While Rosický may suffer a bit in comparison to Özil when it comes to passing (and he's certainly no slouch there), one area where he may outstrip our new addition is in pressing and disrupting opponents' counters. His work-rate in this area is a sight to behold, and just as important as his creativity is his willingness to go for a tackle or interception to break up an attack before it can develop. Harassing opponents' midfielders and defenders has been a calling-card of his, one that is frequently outshone by his skill and flair on the ball. As with the pass to Walcott mentioned above, his contributions go beyond the scoresheet or the stats, and I don't think there are many players who can match him for heart, not to mention skill. Between his contract situation and Özil's arrival, I worry that he may be further marginalized. I want him to end his career at Arsenal, and I won't even hedge that with a "if the price is right". If we can carry Squillaci, Chamakh, and others year after year after year, we can certainly afford to treat Rosický with the respect he deserves. By all accounts, he is a true professional and exudes nothing but class on and off the pitch.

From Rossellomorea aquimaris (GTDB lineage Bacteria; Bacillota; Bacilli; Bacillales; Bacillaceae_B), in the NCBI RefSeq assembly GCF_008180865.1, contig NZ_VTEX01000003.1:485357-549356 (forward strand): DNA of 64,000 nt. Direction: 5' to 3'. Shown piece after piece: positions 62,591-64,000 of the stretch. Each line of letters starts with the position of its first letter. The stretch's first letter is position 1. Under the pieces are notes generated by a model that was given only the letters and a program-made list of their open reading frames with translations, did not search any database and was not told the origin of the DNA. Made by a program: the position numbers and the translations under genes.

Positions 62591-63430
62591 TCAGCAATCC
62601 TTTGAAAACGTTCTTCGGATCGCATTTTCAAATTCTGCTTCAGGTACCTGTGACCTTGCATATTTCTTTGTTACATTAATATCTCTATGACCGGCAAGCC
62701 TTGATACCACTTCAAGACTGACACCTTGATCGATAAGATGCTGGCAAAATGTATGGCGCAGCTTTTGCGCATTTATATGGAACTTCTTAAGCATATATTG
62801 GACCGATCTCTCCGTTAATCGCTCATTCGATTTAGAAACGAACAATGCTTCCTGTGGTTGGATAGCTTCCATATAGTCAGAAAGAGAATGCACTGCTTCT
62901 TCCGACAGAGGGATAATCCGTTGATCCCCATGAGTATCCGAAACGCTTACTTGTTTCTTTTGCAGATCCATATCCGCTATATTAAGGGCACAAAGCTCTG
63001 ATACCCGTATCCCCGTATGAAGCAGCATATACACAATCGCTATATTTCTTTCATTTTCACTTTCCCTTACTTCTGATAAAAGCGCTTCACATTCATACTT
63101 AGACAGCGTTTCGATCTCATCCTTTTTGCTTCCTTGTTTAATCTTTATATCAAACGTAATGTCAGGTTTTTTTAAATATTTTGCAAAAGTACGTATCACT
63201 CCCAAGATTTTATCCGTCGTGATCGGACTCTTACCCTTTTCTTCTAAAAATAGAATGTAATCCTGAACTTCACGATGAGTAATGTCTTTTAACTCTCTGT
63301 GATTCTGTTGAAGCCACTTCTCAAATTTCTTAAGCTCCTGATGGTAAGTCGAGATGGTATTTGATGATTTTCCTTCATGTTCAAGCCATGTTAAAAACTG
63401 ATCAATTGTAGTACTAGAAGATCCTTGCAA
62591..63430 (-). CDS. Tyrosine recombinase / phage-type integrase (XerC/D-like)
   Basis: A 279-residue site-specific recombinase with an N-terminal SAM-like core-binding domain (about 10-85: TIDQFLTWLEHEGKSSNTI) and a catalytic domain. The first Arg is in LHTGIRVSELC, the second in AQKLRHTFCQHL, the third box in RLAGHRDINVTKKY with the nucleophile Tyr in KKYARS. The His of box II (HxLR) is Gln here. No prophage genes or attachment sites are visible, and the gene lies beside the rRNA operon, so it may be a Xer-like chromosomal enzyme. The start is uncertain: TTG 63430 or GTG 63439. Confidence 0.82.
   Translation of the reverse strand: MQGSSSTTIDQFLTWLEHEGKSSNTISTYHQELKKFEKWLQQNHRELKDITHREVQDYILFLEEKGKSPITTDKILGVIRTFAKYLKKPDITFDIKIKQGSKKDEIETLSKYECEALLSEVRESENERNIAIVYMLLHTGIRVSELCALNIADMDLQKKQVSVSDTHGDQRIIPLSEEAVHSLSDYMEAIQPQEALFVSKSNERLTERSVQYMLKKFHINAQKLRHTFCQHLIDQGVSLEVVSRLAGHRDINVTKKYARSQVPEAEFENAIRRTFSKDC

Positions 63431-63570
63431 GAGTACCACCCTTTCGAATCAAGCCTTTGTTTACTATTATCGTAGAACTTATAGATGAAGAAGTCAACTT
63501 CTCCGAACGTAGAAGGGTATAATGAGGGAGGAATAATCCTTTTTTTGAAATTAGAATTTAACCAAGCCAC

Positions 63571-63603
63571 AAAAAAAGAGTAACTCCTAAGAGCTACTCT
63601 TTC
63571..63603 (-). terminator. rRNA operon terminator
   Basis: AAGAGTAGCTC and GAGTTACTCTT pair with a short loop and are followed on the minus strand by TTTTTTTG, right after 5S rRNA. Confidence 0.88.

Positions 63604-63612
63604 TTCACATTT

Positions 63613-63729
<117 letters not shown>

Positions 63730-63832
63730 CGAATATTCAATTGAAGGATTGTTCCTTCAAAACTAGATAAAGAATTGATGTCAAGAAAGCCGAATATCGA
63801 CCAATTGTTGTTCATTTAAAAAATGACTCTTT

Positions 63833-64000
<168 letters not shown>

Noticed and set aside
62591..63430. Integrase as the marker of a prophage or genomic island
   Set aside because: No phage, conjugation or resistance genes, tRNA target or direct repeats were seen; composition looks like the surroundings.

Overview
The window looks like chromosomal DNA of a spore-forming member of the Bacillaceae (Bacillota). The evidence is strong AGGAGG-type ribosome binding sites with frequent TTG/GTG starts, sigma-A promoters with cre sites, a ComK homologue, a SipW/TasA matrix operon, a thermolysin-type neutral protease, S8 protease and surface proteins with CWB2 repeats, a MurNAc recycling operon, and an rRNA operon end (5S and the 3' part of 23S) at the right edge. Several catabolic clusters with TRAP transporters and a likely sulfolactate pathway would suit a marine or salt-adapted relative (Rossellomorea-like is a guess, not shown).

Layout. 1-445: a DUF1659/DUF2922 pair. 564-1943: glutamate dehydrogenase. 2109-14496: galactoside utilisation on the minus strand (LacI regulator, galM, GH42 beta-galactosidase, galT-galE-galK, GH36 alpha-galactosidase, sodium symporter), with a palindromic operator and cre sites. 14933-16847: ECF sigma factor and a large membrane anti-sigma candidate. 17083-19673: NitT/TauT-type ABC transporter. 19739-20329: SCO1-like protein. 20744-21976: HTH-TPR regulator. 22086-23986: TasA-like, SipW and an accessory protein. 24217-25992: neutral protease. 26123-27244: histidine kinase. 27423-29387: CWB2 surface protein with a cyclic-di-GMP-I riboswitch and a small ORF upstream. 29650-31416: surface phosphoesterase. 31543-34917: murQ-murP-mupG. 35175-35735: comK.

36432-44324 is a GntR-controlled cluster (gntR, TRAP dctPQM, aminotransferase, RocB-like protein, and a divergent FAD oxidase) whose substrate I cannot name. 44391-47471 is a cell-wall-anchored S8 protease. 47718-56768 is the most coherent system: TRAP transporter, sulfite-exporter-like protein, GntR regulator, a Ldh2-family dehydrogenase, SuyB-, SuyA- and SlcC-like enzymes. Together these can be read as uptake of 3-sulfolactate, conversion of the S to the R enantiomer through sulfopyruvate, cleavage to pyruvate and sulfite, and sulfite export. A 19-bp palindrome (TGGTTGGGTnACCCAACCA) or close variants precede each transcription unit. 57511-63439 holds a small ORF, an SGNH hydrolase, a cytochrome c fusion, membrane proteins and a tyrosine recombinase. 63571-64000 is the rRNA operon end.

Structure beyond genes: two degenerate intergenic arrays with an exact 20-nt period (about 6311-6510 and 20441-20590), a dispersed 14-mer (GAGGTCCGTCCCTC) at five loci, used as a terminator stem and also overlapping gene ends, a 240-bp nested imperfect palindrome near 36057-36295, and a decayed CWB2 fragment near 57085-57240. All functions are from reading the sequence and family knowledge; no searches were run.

With Özil sure to compete with him for playing time, Rosický may have to settle for a diminished role. Then again, as we look to compete across four competitions (Prem, league cup, FA Cup, Champions League), the two of them could forge a powerful rotation and make mincemeat of opposing defenses. At the risk of looking too far beyond the season that still lies ahead, I wholeheartedly hope he is re-signed (big difference-maker, that hyphen there). Further, I hope we see him at Arsenal for years to come, as a player and as a coach. I'm willing to bet that, as well as the little Maestro can orchestrate on the pitch, he'll be equally as good at it from the sideline. That, however, is a sight I'm willing to wait a few more years to see as Rosický has more than a season or two left in those legs.

10 September 2013

Fàbregas: Özil will "kill" Prem defenses

Slow, slow day ahead of today's round of World Cup qualifiers. Here in the U.S. we have a visit from Mexico, fresh off their stunning home-loss to Honduras, and we'll be without Michael Bradley (injury) and Jozy Altidore (suspension), so it could be a barn-burner—
Mexico needs to win to stay alive, we're first in the group but are missing key players, and the rivalry itself is intense enough when there's little to nothing at stake. However, that's little more than window-dressing at the moment. All I'm really hoping is that our lads come through without any injuries. There are quite a few of them who will play (click  here to see the full list at Arsenal.com), and as long as everyone emerges hale and hearty, I'm happy. This break in the action has given us plenty of time to ponder our fortunes, which have taken a dramatic turn for the better, of course, and the signing of Özil. A lot has already been said about it, and Cesc Fàbregas put in his two cents the other day: